The queen of high-roller restaurants in Las Vegas sets up shop at Vancouver's Parq
If you're a developer looking to open a high-roller restaurant, you want Elizabeth Blau by your side.
Blau, the queen of Vegas dining, created restaurants for Steve Wynn at both Bellagio and Wynn Las Vegas. That meant she was instrumental in bringing superstar chefs like Michael Mina, Jean-Georges Vongerichten, Daniel Boulud and Paul Bartolotta to the Strip. Blau also partnered with late, great rock 'n' roll chef Kerry Simon on his restaurants at Hard Rock and the Palms, and she now operates her own Vegas empire with Buddy V's, Honey Salt and Andiron Steak & Sea.
In addition, Blau is a globetrotting hospitality consultant whose current endeavors include a Mohegan Sun project in South Korea and the new Golden State Warriors arena complex. She's also opening an outpost of Buddy V's in San Antonio.
And this fall, Blau will unveil eight restaurants and lounges at Parq Vancouver, a glittery new casino-resort and entertainment center opening next to the B.C. Place stadium in downtown Vancouver.
Blau's husband and business partner, Kim Canteenwalla, is running day-to-day food-and-beverage operations at Parq, which includes an outpost of Honey Salt. Canteenwalla, a Canadian-born chef who's cooked at prominent resorts in Vegas, Toronto and Asia, is working closely with local suppliers to showcase the bountiful produce and seafood available in Vancouver.
But Blau knew that she needed to look beyond Vegas and Vancouver for inspiration. Vancouver is a city with a big, well-heeled Asian population, and Parq wants to attract top-tier gamblers who stay and play in places like Macau. So Blau, along with Parq developers Scott Menke and Diana Bennett of Paragon Gaming, headed to Asia for research. They ate their way through China, Hong Kong, Macau and Singapore.
These are some of the things that Blau learned about creating the ultimate high-roller restaurant.
Quick Access to High-Stakes Gaming Is Important
At Parq, you'll be able to walk out of elegant Chinese restaurant 1886 and immediately see a baccarat table.
This is something Blau picked up on at resorts like Wynn Macau, which has a super-high-limit gaming area adjacent to its Wing Lei restaurant.
"Some of the high-limit rooms are literally outside of the Chinese restaurants," Blau says.
Rich People Love Variety
The high-rolling gamblers known as "whales" are used to getting whatever they want, whenever they want. So 1886 and its team of Chinese cooks will serve hyper-specific regional cuisine: Cantonese, Hunan, Szechuan and Shanghai. Chef Richard Chen, who used to run Wynn's Michelin-starred Wing Lei in Vegas, is consulting on the menu.
There are private rooms for lavish banquets with bird's-nest soup and big plates of fresh fish and crab. There's also a bar area where you can grab some noodles or enjoy a quick late-night meal.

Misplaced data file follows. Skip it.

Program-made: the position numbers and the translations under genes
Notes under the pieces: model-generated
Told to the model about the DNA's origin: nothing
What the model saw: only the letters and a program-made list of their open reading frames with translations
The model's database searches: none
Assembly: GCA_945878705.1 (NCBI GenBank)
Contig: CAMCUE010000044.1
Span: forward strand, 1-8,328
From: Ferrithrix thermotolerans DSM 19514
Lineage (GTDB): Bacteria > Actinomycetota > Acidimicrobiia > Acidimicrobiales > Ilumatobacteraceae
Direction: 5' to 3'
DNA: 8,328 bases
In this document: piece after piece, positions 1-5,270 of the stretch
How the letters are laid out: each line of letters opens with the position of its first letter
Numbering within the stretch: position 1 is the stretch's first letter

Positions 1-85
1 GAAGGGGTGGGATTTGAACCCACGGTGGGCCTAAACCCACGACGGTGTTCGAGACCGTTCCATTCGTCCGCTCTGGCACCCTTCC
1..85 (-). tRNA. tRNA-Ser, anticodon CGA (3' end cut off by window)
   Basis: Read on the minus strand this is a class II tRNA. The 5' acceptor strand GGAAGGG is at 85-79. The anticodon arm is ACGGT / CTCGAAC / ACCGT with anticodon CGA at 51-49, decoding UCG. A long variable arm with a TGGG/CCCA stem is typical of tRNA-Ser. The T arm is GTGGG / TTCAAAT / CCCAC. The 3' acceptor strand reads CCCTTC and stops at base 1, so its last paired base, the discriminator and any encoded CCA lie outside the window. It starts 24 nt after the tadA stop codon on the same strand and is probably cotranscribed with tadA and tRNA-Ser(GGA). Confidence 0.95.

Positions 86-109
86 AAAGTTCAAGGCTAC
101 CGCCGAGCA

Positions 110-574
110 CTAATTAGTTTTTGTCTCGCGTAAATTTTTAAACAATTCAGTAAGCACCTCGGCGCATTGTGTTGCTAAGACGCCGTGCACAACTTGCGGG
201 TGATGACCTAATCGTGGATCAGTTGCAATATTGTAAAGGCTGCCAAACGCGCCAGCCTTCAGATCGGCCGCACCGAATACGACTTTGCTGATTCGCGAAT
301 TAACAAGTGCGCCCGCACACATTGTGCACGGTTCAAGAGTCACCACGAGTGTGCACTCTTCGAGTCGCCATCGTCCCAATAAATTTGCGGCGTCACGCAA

Blau and Canteenwalla are also operating Parq's Mrkt East, which was inspired by Singapore night markets and will serve Chinese, Indian, Japanese, Thai, Singaporean and Vietnamese dishes. Mrkt East, which will also have an extensive coffee and tea menu, will open for breakfast, lunch and dinner. There will be dim sum and then some.
"Mrkt East is on one side of the building, and you've got 1886 on the other side," Blau says. "We really have both sides covered in terms of speed and ease."
You Must Be Able to Serve Simple Food Perfectly
"When you're doing a barbecue duck or barbecue pork, you're not hiding it under tons of sauces and flavors," Blau says. "So you better start with really wonderful-quality proteins. But you also have to have people who are really skilled technicians, along with the best equipment."
Canteenwalla spent five years designing the kitchens at Parq, working closely with manufacturers like Electrolux on specialty equipment. Parq has, for example, a tandoor at Mrkt East. There are high-heat woks and banquet-ready appliances that will let Parq cater Chinese weddings and other huge parties. And there are pantries designed to hold snack foods for high-rollers who don't want to interrupt their gaming session with a long dinner.
It helps that Blau never stops thinking about food. When she calls me, she's in Cape Cod, where she's been picking blueberries and using them to make pancakes, muffins and spoon cakes. She's been digging for littleneck and quahog clams. In many ways, enjoying this kind of simplicity can be the ultimate luxury.
Blau can't wait to open in Vancouver, where she loves the freshness and flavor of the herbs, micro greens, lettuces, oysters, fish, crabs, dairy products, free-range eggs with orange yolks and so much more.
"All these subtle differences really make the food quality game-changing," says Blau, who knows that game-changing is the baseline when your customers are high-rollers.